Dealing with anxiety can be challenging, especially if you’re in recovery.
I recall those moments in early sobriety where I felt paralyzed by it: stiff shoulders and headaches, feeling anxious about being around so many new people, and dreading holding hands with others at the end of meetings because my palms were so clammy. It felt like no one understood what I was going through, and that it would never end.
This type of anxiety is more common than you might think. Characterized by persistent worry, sweating, restlessness, trouble concentrating, tiredness, difficulty sleeping, headaches, tension, and feeling edgy. Nearly a quarter of those visiting a doctor may have generalized anxiety disorder. And it is even more common for those in recovery.
There are a number of risk factors for general anxiety disorder, such as being female, stressful life events, or being divorced. It is also thought that genetics and brain chemistry may both play a part. Being a female in a life-changing situation — substance use disorder recovery – I certainly met the criteria. Everything about recovery was new: I had no idea how to navigate this new life without alcohol and drugs. Much of the past decade was a blur. Being newly sober felt like being in a completely different culture and I didn’t speak the language.
Recovery is about learning how to live life not just without the use of drugs and alcohol, but also how to deal with the range emotions and feelings we’ve been suppressing for years. It also teaches us how to navigate challenging times. The same is true of anxiety: we have to learn how to live with feeling anxious without trying to avoid it.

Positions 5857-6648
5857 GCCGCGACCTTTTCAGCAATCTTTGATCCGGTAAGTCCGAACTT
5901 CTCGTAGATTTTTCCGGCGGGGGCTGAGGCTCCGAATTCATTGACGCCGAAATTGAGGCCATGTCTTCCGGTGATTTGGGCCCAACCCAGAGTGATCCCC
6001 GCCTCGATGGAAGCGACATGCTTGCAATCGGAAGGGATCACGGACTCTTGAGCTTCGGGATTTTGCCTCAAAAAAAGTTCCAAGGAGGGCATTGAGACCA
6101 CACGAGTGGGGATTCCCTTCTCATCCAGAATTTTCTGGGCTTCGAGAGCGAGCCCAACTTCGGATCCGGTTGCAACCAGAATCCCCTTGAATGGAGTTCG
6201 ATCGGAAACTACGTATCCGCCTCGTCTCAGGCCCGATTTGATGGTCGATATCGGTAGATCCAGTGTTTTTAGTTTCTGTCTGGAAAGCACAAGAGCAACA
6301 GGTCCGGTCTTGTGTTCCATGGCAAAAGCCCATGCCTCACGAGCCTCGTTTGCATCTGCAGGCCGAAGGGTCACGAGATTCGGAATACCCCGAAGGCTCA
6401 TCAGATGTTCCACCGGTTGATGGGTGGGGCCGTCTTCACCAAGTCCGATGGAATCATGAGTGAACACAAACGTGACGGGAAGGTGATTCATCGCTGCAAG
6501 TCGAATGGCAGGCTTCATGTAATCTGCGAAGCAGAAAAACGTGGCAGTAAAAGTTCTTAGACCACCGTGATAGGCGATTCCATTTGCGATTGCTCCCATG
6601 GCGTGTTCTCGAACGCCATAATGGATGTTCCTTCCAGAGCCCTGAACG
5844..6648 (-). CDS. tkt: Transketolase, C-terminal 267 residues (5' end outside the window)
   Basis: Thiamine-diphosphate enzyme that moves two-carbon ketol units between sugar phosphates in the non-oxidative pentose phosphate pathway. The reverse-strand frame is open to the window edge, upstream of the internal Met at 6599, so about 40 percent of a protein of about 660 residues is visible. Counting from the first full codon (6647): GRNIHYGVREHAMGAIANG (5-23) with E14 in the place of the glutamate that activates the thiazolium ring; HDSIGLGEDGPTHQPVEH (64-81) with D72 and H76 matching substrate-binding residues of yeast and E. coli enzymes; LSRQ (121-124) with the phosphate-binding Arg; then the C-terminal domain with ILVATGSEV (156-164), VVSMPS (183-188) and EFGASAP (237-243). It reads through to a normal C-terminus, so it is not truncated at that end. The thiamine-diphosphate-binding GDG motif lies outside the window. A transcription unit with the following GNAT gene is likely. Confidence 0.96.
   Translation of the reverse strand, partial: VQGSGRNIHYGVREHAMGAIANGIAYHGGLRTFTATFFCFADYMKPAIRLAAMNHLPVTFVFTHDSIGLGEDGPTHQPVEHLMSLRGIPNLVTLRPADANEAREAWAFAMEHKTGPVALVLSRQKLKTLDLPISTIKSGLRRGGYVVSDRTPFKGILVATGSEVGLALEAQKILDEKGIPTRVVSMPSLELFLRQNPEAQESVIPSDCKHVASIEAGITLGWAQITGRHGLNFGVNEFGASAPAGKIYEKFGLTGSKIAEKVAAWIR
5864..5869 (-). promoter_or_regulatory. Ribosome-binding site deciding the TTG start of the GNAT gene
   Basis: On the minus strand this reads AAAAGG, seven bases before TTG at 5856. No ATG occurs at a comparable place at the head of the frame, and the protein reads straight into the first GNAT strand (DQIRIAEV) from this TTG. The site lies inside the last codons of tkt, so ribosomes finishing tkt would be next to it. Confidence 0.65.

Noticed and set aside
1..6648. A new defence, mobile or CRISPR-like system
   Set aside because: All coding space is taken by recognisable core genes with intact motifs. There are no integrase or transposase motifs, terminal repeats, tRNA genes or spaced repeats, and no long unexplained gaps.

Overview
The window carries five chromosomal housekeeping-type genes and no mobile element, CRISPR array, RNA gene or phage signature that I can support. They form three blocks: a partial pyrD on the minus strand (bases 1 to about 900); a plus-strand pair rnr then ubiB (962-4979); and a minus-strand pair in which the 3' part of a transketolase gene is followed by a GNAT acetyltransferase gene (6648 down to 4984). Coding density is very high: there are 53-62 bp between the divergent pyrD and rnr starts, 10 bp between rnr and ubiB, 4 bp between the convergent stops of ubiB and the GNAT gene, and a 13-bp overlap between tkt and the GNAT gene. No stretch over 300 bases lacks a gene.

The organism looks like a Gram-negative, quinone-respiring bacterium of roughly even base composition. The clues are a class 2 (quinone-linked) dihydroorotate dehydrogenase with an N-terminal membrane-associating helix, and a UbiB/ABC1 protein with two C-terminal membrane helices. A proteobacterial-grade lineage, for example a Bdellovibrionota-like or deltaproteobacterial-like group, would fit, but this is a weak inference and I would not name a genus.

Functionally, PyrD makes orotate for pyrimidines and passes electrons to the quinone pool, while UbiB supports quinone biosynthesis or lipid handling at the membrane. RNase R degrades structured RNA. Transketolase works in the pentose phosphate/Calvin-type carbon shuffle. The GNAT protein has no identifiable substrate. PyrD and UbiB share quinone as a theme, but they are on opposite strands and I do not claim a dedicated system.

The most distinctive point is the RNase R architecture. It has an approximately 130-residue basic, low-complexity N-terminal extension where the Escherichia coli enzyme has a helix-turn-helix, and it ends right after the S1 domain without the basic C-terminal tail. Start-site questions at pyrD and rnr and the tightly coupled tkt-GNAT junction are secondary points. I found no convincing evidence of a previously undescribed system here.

“Recovery is about learning how to live life not just without the use of drugs and alcohol, but also how to deal with the range emotions and feelings we’ve been suppressing for years.
Over the last six and a half years in recovery I’ve found the following strategies to be helpful in coping with anxiety without drugs or alcohol:
1. Know that the only way out is through.
Our feelings and emotions are our bodies way of telling us something. Observe those feelings, ask yourself what you’re fearful of, see if there is a way to overcome those fears.
2. Write it down.
I find that writing about my state of mind is a great way to order my thoughts. I also use writing to plan my day. Having a plan calms my anxiety.
Meditation calms my mind, soothes my senses, and grounds me.
A great way to deal with anxiety is by using the breath to connect with your body. We often forget to breathe, or breathe shallowly, when we’re anxious. Yoga is perfect to recalibrate our bodies and give it the oxygen it needs.
Speaking to a therapist has been invaluable in my recovery. I am able to talk through my fears, order my thoughts, sieve through what’d troubling me, and formulate a plan of action. I think of it as physical therapy for the mind!
6. Speak to your doctor.
Together you can formulate an action plan. That could mean medication, or regularly checking in with your doctor to ensure you’re adequately looking after your mental health.
“Moving is crucial to processing stress hormones that the body produces in response to anxiety.
Moving is crucial to processing stress hormones that the body produces in response to anxiety. The benefits include a boost in feel good chemicals, and a prolonged state of relaxation — the perfect solution for anxiety!
Essential oils, such as lavender, have been shown to interrupt the body’s stress response, alleviate anxiety, reduce heart rate, lower blood pressure, and promote relaxation. Try diffusing lavender or adding a couple of drops to your hands and then placing them in front of your nose and breathe deeply for 30 seconds.
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